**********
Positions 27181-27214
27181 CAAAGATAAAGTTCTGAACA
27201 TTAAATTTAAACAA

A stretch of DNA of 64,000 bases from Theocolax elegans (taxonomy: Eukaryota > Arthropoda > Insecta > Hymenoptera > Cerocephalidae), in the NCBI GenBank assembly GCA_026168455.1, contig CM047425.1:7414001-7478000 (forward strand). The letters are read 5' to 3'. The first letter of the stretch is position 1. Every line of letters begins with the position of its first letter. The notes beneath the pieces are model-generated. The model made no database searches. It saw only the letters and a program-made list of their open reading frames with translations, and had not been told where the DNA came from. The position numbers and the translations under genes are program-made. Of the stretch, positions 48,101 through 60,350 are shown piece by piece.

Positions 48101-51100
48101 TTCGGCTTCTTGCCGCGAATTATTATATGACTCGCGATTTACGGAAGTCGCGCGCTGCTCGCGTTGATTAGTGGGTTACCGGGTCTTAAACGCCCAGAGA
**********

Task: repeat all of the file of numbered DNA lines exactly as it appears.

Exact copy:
Positions 27181-27214
27181 CAAAGATAAAGTTCTGAACA
27201 TTAAATTTAAACAA

A stretch of DNA of 64,000 bases from Theocolax elegans (taxonomy: Eukaryota > Arthropoda > Insecta > Hymenoptera > Cerocephalidae), in the NCBI GenBank assembly GCA_026168455.1, contig CM047425.1:7414001-7478000 (forward strand). The letters are read 5' to 3'. The first letter of the stretch is position 1. Every line of letters begins with the position of its first letter. The notes beneath the pieces are model-generated. The model made no database searches. It saw only the letters and a program-made list of their open reading frames with translations, and had not been told where the DNA came from. The position numbers and the translations under genes are program-made. Of the stretch, positions 48,101 through 60,350 are shown piece by piece.

Positions 48101-51100
48101 TTCGGCTTCTTGCCGCGAATTATTATATGACTCGCGATTTACGGAAGTCGCGCGCTGCTCGCGTTGATTAGTGGGTTACCGGGTCTTAAACGCCCAGAGA